Here There Be Dragons – the Artist Path

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Sort order. Jun 03, Anne rated it it was amazing. Can I give above a 5-star? Because if I could, I would. This book was fantastic! It has a twist at the end, and once you read it, you go "Omigosh, are you serious? How did I not pick up on that?! The idea of a sort of parallel universe has been done before, but Owen has done an excellent job with originality. Read it, you will love it, I'm positive! View 1 comment. Library edition This book started out well and I was immediately interested.

The characters are interesting and the story begins to roll along laying out the basic idea and the overriding theme. Unfortunately it's not long before the book bogs down I suppose overwhelmed by it's own "wonder". I know that some love this these books. I can even see why, I know there are readers who will be totally enamored by the very things that finally caused the book to fall Library edition I can even see why, I know there are readers who will be totally enamored by the very things that finally caused the book to fall out of my "good books" possibly a double meaning there.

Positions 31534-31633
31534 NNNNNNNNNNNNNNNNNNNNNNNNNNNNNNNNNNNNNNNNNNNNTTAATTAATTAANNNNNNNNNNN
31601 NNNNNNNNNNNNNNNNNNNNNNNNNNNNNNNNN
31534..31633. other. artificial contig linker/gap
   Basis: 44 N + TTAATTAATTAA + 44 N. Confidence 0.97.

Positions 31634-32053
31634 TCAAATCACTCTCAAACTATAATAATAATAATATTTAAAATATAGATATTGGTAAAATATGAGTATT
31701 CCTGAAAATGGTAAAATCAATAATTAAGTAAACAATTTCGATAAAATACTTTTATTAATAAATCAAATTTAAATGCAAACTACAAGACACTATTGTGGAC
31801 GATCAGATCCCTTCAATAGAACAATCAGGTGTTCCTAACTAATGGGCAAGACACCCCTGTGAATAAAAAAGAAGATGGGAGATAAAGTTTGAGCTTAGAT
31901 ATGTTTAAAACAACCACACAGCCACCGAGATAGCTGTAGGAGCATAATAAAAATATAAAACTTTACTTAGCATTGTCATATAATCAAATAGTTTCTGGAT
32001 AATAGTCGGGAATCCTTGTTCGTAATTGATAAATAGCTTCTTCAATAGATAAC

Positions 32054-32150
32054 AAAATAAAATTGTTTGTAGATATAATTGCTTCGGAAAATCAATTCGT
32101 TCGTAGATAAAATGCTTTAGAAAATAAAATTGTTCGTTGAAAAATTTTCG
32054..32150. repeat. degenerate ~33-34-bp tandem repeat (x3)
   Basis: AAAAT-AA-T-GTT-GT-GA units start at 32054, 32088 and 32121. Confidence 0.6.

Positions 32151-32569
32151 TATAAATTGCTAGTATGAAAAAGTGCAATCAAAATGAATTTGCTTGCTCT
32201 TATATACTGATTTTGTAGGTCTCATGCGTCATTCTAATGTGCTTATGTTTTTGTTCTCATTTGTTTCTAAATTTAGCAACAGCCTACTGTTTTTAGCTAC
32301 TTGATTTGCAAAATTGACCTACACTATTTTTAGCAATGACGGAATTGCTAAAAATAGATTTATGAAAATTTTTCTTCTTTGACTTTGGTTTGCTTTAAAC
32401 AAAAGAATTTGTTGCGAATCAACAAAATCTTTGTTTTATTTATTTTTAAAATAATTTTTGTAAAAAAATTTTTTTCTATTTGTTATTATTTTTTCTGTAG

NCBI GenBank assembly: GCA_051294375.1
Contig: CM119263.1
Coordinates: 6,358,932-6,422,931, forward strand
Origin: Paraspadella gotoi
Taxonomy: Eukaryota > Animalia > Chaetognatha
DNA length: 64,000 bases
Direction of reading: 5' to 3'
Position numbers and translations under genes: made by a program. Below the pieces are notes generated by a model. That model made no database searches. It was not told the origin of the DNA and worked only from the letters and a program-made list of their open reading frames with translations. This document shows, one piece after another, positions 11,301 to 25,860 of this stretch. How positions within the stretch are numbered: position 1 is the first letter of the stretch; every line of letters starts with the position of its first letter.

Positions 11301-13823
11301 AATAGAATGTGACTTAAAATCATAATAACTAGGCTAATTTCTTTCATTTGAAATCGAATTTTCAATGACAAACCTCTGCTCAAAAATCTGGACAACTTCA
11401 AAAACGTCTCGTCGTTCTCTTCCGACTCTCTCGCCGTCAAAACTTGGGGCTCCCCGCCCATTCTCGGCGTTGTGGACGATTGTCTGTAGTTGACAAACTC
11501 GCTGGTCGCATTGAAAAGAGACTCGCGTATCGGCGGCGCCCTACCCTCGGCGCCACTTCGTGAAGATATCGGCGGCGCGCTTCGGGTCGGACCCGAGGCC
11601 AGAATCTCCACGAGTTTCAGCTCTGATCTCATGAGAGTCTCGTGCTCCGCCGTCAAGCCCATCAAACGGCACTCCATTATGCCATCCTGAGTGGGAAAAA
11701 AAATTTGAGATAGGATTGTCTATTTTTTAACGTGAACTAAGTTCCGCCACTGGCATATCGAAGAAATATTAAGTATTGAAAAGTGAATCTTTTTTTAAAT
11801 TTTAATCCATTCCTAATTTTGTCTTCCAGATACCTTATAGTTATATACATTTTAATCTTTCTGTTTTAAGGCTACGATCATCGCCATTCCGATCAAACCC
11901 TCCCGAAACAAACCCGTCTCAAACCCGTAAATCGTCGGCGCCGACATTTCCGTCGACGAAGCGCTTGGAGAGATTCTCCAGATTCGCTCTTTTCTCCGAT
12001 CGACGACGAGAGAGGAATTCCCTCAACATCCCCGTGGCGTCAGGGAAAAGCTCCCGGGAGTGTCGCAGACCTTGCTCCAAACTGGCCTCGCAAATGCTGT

I think it might be said of this book and my reaction to it that I just "missed the magic". In the end I wasn't sucked into the "feel" of the book. There came a time in the book about when they reached the Keep of Time he said mysteriously being careful not to reveal more than the name lest there be a spoiler that I knew I was fading out. When you're reading a book and your mind keeps wandering off to what you plan to read next, when you should start dinner, or whether you've checked the mail today or not, something's wrong.

I suspect many of you will find the setting and the idea behind the book familiar. It has been done before. I got through the book, but I skipped forward several times. The author is doing his best to bring you into his world and get you to "know" his characters. Unfortunately this often devolves into long, pointless conversations that sometimes attempt to move beyond plot exposition into "cuteness" and humor.

Too often however they manage to only be slow, boring, or even silly and annoying. I suppose I should look at this as a youth book and accept that as the reason for the above, but I see no reason to talk down to YA readers??? The above is of course as always only my opinion.

I know many liked this book and it's sequels greatly, I however do not. I didn't get into this volume, was glad to see it end and don't plan to follow it up. If it's a book you like I'm happy for you, please enjoy. Not for me however. I didn't hate it, mostly I was only left cold and bored by it.